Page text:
NYS Legislature OKs Law Letting Syracuse Add Unpaid Housing Fines to Tax Bills
June 21, 2018
New York State Assembly (A00416 full text)
ALBANY, N.Y. — State lawmakers Wednesday approved a law that would let the city of Syracuse add unpaid code violations to a property owner’s tax bill.
The law is intended as a tool to leverage bad landlords into fixing their properties or paying their fines. It does not apply to owner-occupied homes, and it includes protections for tenants.
If approved by Gov. Andrew Cuomo, the law would force persistent code scofflaws to pay for violations or face seizure of their property. It gives the city another tool to fight blight while saving time and resources often wasted on legal battles.
Currently, the city has to take a property owner to court to collect on unpaid code violations. There are about 8,000 outstanding violations in the city.
If a tax bill goes unpaid, the city can seize the property and transfer it to the Land Bank, which can re-sell it, renovate it or demolish it.
Those 8,000 outstanding infractions include exterior issues on vacant properties, which can have multiple violations for things like overgrown grass or broken windows. About one-third of the violations are interior, which include health and safety concerns.
In order to be added to the tax bill, a fine must be unpaid for at least one year, according to the legislature’s law. The total fine must be at least 5 percent of the assessed value of the property before it can be added to the tax bill.
The new law, if approved, would add to a series of more aggressive efforts in Syracuse to punish owners of derelict properties and fight neighborhood blight. In March, the Common Council passed a law mandating interior inspections for one- and two-family rental properties.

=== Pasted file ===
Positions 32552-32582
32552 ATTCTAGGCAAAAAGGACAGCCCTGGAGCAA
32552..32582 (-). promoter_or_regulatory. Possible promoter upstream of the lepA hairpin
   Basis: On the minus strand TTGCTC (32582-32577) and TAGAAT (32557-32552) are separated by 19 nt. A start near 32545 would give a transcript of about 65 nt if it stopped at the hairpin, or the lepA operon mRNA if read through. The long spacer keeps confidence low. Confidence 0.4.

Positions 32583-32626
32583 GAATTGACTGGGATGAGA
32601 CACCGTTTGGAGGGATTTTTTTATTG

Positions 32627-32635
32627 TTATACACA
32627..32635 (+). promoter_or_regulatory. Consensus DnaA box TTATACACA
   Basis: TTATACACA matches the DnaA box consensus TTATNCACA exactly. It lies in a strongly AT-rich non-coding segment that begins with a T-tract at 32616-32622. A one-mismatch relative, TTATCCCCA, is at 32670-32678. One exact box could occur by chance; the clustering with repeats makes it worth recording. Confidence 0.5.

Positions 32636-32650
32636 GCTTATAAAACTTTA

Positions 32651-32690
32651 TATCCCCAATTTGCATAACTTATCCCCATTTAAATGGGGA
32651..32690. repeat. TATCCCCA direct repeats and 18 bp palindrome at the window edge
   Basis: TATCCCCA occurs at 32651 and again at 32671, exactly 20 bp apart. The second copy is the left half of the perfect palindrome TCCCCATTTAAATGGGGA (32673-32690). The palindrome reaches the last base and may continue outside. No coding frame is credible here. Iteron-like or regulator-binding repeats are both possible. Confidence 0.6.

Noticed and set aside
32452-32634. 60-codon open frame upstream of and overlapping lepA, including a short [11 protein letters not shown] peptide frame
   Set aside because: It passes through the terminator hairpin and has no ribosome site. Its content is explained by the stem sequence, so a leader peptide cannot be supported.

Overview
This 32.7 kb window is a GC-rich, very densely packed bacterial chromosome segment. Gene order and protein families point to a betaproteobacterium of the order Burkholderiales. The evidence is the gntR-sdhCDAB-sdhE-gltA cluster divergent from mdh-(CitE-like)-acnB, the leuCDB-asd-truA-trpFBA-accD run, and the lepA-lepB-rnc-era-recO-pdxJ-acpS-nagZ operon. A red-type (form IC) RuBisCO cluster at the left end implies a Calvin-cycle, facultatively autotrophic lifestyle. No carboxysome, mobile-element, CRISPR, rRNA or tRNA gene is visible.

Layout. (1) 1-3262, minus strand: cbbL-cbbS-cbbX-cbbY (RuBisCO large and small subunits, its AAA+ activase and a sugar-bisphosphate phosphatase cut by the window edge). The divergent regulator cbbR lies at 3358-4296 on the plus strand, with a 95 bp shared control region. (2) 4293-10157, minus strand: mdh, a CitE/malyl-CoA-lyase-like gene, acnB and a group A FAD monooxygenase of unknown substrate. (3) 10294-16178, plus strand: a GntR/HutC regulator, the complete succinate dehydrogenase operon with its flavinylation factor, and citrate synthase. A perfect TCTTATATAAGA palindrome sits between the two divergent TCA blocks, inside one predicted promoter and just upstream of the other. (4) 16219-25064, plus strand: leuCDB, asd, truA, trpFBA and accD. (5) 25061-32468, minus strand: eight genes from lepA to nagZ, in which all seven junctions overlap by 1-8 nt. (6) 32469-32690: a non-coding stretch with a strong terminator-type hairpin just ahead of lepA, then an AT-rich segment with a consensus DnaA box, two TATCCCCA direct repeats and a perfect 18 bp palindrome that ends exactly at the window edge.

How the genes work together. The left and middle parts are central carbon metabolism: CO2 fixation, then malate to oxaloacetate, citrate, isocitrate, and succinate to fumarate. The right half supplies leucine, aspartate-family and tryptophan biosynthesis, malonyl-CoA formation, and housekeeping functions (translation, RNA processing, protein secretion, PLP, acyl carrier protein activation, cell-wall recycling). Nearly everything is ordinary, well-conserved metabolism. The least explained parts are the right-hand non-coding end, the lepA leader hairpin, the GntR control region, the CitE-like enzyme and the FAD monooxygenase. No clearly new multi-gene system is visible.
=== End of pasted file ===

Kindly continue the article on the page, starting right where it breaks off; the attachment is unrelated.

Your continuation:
The city is also finalizing plans for a Municipal Violations Bureau, a sort of codes court for non-compliant property owners. It should be up-and-running in the next few months.
“This bill, together with our newly-created Municipal Violations Bureau, goes hand in hand in holding those who ignore health and safety violations more accountable and incentivize compliance from the start,” said Stephanie Pasquale, commissioner of neighborhood and business development.
The MVB will handle run-of-the-mill code violations, freeing up the city law department to more actively pursue the city’s worst offenders. Currently, dealing with minor violations chews up lots of time and resources for city lawyers.
State Sen. John DeFrancisco and Assemblyman William Magnarelli have been pushing the code violation law for at least three years. DeFrancisco sponsored similar bills that passed in the state Senate in 2015 and 2016.
“The goal of this bill [is] to hold landlords in Syracuse accountable who continuously ignore housing code violations,” DeFrancisco said in a statement. “It would also help the city enforce its collection of any associated penalties and fines, reduce administrative costs incurred in the process, and improve the quality of life in our neighborhoods.”
In prior years, the Senate bill fizzled in the state Assembly. This year it passed, Magnarelli said, because of changes to address some issues like concerns over tenants and owner-occupants.
The law was tweaked to protect owner-occupants and to require the city to make arrangements for tenants in a multi-unit property before seizing it. It also made sure to outline mandate adjudication of a violation before adding a fine to the tax bill.
“We’re not trying to take a senior citizen’s home because they failed to mow the grass,” Magnarelli said. “This is about absentee landlords.”